“The benefits are multi-fold,” said Briana Gowing, Public Information Officer with TARA. “It helps the environment to be able to provide thousands of computer devices over the years.” Since the program began in 2016, thousands of computers have been kept from landfills, dozens of organizations have benefited, and many interns have had the opportunity to learn valuable skills working with the City of Austin. 

“Please take climate change seriously and do your part,” added Briana. “Be respectful and responsible for this planet since it's the only one that we've got.”  

Left: Intern Sam works on running scripts to more effectively clear computers. Right: Intern Robert puts a computer tower back together.

A photo of some of the members of the CPCP team.

Reduce, Reuse, Recycle... Read? 

With twenty library branches, the Austin Public Library (APL) deals with a lot of things: all the books on their shelves, DVDs, CDs, historical documents, computers, seeds... even the shelves themselves! And while APL works to bring you the newest titles and technology, they are also working to reduce waste and create a healthy planet.  

Travel to 5335 Burnet Road and you will find yourself at APL’s Recycled Reads Bookstore. The 5,000 square foot store sells books, music, movies, art, and games with most items priced under $2. “We are still a pretty well-kept secret,” said APL Managing Librarian Paola Ferate-Soto. The store is stocked with items from libraries that can no longer be used and donations from the public. “Our main goal is to contribute to the City's zero waste initiative by re-selling, re-purposing, and recycling books and other Library materials, as well as donations by the public, thereby diverting these from the landfill,” added Paola.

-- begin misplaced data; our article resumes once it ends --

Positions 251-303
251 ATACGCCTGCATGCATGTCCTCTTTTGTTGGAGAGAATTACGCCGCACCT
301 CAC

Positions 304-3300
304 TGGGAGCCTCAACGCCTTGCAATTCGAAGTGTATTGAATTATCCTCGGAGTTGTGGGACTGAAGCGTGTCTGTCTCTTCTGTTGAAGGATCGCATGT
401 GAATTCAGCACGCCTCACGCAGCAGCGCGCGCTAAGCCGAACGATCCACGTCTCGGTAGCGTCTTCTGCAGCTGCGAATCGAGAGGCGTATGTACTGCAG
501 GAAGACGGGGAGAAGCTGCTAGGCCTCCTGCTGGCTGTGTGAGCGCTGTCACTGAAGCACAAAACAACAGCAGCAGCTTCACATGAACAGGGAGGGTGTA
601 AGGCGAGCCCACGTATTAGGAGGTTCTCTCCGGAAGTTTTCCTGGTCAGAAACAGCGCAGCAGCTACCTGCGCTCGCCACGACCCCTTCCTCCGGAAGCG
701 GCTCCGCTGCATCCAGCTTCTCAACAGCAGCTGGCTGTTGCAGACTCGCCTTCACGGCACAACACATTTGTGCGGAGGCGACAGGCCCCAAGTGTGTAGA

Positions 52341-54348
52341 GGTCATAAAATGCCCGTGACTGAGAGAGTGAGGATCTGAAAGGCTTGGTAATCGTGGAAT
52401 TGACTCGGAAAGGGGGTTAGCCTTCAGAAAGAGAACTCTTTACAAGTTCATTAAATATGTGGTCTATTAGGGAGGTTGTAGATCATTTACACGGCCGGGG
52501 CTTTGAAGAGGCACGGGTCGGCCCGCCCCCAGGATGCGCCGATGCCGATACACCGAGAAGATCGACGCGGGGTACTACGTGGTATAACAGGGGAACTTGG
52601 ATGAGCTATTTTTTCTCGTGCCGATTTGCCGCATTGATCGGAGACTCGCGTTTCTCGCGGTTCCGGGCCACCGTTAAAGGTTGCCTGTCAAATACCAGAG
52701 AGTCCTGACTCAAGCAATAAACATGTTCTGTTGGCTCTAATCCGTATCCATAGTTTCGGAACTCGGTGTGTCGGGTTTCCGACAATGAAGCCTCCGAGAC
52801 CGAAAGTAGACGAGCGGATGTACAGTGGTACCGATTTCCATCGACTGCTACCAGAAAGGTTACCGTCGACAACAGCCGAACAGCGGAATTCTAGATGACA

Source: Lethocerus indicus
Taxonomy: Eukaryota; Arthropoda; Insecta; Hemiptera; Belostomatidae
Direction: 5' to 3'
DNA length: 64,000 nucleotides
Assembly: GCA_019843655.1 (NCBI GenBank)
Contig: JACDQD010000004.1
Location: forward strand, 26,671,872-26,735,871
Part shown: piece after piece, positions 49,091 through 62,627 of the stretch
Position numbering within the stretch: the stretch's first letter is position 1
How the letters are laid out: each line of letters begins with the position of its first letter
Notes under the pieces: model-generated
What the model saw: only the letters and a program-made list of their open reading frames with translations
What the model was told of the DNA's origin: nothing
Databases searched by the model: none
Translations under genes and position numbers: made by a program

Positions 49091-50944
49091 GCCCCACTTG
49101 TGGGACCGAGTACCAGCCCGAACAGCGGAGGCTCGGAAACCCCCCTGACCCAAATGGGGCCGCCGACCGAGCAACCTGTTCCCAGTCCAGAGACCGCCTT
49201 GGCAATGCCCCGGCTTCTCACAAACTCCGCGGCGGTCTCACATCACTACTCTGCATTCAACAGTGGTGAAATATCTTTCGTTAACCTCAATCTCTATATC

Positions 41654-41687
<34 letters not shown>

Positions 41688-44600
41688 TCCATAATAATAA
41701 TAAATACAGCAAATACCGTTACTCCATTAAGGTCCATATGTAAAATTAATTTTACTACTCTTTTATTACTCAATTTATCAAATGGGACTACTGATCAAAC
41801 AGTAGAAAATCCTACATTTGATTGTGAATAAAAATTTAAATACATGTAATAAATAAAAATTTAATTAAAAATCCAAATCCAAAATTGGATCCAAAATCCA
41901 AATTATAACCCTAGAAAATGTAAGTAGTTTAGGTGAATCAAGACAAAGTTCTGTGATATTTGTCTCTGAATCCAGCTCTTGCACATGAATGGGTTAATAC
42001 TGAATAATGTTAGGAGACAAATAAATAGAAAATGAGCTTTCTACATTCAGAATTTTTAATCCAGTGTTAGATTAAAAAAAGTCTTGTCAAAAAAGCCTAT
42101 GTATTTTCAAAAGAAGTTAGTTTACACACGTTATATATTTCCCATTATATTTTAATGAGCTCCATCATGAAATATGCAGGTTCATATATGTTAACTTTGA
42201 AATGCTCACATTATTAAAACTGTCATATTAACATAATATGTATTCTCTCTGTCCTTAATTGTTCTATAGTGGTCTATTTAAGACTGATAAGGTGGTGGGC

Sales displays at the Austin Public Library's Recycled Reads bookstore.

Vintage and rare books for sale at the Recycled Reads bookstore.

Paola also helps manage Austin Public Library’s Buy Nothing Group. Hosted through Microsoft Teams, the group offers a space for employees across APL’s many locations to share materials with each other. The group was created by Leslie Stevenson, a former employee of the Recycle Reads Bookstore. APL staff offer up materials that are no longer needed while others state their needs, a practice that is particularly helpful when budgets are tight. There are currently over 300 members in the group, and the idea has been replicated by other departments. “It's really heartwarming when a match occurs,” said Paola. "It keeps us from purchasing unnecessary materials, and finding a use for those that no longer are needed at a particular location.”  

Paola shared that there have even been some unexpected positive results from the Buy Nothing group. “What's inspiring about this project is how much it contributes to build community through sharing resources.”